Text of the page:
Women’s Football – How Far Have We Come?

Having never played a game of football in my life, I may not be the best person to write this article – but I’m giving it a go anyway. I am a woman and I have a sister who has played football since childhood. Subsequently, my passive experience of women in the football world has led me to question how much progress has been made. 

When my sister wanted to start playing football in the early noughties, she was told that there was no female football team. ‘Alright then, why can’t I join the boys?’ This innocent and logical statement was met with a tumult of sighs and eye-rolling, as having one girl on the boys’ team was simply impossible to a lot of people. Fast-forward seven years to when I was in primary school, and my PE teacher was begging me to join the tag rugby team because they had to have a girl on the team in order to play. So just based on our personal experiences, it seems the sporting world increased its opportunities for women and girls pretty drastically in a short space of time. 

No girl wanted to join a team when rumours suggested you had to ‘be gay’ or ‘look like a bloke’ in order to play

However, we then progress to secondary school. Again, I must emphasise that I was not a sporty person, and my school was not particularly sports orientated. However, my sister was a sporty person and the school could have recognised this and encouraged her to pursue her football goals (pardon the pun). Instead, she was told to ‘curb her enthusiasm’ for football. Whilst the boys were encouraged to get as muddy as possible playing rugby, or go on coaches to tournaments across the country, the girls were left on a rotation of trampolining, athletics and netball. The idea of a female football team may have been floated around, but never really got any traction. I suspect that this was largely due to the stereotypes surrounding female football players; no girl wanted to join a team when rumours suggested you had to ‘be gay’ or ‘look like a bloke’ in order to play.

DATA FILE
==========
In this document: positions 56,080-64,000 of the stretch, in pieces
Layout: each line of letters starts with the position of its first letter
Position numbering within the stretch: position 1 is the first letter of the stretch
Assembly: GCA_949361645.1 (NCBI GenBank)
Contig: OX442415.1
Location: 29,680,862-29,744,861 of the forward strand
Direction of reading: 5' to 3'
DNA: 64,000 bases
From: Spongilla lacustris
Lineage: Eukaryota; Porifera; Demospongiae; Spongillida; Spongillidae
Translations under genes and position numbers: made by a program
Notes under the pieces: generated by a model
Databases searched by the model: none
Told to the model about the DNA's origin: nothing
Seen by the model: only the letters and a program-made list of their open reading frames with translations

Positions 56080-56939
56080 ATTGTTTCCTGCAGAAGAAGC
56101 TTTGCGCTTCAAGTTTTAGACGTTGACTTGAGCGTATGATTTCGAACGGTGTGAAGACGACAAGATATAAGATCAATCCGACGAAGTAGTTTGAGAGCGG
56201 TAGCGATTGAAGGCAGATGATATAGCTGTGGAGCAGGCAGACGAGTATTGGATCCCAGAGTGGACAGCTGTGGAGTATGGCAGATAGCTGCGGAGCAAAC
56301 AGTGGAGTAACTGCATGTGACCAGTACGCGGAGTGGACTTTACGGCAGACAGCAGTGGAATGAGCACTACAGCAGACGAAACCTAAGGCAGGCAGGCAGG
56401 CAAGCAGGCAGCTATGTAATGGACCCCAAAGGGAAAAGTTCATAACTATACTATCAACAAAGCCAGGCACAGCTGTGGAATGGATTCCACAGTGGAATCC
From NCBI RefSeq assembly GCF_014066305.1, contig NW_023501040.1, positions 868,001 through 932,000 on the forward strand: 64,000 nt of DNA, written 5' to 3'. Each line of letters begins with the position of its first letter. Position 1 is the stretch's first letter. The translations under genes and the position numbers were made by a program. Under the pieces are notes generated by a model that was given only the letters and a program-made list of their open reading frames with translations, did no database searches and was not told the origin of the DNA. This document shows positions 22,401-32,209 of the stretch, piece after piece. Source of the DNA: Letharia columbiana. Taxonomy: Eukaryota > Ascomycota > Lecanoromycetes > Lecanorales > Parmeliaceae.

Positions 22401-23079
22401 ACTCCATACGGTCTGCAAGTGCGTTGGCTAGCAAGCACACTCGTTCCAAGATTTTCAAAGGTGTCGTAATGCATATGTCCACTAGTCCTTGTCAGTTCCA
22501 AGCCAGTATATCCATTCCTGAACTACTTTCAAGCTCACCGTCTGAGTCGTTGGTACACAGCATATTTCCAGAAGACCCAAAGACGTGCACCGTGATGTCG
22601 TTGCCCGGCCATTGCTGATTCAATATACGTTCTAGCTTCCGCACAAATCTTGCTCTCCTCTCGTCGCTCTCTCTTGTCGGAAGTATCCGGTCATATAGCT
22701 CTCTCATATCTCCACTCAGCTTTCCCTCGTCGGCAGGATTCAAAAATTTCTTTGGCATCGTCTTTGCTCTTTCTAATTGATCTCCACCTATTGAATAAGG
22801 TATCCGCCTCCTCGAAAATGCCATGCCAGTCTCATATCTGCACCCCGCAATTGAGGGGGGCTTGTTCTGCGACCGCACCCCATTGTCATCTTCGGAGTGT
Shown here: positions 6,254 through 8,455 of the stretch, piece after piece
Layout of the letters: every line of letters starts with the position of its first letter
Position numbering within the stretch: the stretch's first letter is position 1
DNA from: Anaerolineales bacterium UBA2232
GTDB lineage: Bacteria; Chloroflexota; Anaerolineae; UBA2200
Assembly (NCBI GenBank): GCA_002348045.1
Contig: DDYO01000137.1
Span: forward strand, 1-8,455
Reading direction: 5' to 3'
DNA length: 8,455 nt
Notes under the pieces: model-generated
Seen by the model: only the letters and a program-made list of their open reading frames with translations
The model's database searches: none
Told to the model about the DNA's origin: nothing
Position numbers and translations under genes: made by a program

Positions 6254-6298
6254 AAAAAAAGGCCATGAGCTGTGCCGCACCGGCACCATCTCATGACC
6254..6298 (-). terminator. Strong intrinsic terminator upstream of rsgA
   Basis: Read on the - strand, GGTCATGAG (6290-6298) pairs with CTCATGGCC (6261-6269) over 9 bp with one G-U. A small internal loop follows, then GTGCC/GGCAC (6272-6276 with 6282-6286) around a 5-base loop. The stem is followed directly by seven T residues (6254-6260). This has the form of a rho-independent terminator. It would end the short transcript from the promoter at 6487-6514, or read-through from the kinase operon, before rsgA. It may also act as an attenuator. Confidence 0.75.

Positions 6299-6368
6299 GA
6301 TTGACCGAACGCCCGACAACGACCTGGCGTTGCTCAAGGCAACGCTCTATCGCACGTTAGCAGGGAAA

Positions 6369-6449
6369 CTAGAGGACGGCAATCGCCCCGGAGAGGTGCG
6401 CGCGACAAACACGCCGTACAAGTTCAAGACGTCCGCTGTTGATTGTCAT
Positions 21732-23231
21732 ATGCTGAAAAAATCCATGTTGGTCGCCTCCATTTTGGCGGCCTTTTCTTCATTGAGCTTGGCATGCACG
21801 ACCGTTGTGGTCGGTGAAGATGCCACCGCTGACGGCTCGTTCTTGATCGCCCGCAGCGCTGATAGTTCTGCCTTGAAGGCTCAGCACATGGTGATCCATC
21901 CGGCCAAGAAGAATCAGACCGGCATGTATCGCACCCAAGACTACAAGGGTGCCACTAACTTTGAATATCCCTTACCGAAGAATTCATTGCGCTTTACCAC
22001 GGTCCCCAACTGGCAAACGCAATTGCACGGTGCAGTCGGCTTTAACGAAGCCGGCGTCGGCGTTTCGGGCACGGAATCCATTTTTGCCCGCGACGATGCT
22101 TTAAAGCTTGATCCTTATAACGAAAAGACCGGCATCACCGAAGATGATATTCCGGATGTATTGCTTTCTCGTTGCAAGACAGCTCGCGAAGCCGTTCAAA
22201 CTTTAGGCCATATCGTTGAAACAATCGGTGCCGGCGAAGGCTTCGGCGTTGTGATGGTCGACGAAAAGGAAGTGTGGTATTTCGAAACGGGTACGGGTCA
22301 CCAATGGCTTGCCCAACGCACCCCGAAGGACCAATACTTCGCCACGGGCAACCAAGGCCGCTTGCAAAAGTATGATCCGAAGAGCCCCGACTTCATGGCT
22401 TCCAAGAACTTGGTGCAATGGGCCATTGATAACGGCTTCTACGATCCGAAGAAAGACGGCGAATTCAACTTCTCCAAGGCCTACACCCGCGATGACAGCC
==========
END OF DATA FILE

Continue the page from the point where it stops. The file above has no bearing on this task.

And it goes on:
My sister eventually overcame the obstacles she faced at school. She was able to join external football teams, and then the first division female football team at her university. This was a great achievement, but what concerns me is that she had to fight for this opportunity. Nowadays, I am hopeful that these barriers have come down and I think this is largely due to the increased awareness and enjoyment of women’s football. As The Guardian reported, England’s victory over Scotland in the Women’s World Cup was watched by 4.6 million viewers, compared to an average of 550,000 viewers of England’s matches in the men’s Cricket World Cup (as of 10th June 2019). So why the increased viewership? Well, a lot of people argue that women play the game better. Yes, their technical skills may not be as high, but they seem to stick to the rules more – men were booked for twice as many fouls as women from 2016-2019. The lack of time-wasting due to disputes with the referee or diving makes watching the women’s game a much more enjoyable experience. 

If women do not get paid as much, this means they cannot dedicate as much time to perfecting the skill, as they must earn money in other ways

It is true that the female players are not equal in skill to their male counterparts, but we must ask ourselves why this is. For starters, in 2018, FIFA awarded £24 million to the teams in the women’s tournament, compared to a whopping £315 million to the men’s. If women do not get paid as much, this means they cannot dedicate as much time to perfecting the skill, as they must earn money in other ways. It also means that the highest quality coaches can’t be afforded. 

So let’s circle back to the title question – how far have we come? On a positive note, I’d say that great strides have been made; women’s football has become more popular amongst the masses, meaning that girls can now see their role models on TV, and they are encouraged to play football from an earlier age. Whilst all of these are really important steps, the fundamental inequalities between the men’s and women’s game need to be addressed. Until women are paid the same as men and admired as much by society, women’s football will always be seen as a less capable alternative, rather than a brilliant game in its own right. 

Emily Casey 

Featured image used courtesy of  James Boyes via FlickrNo changes were made to this image. Image use license here.

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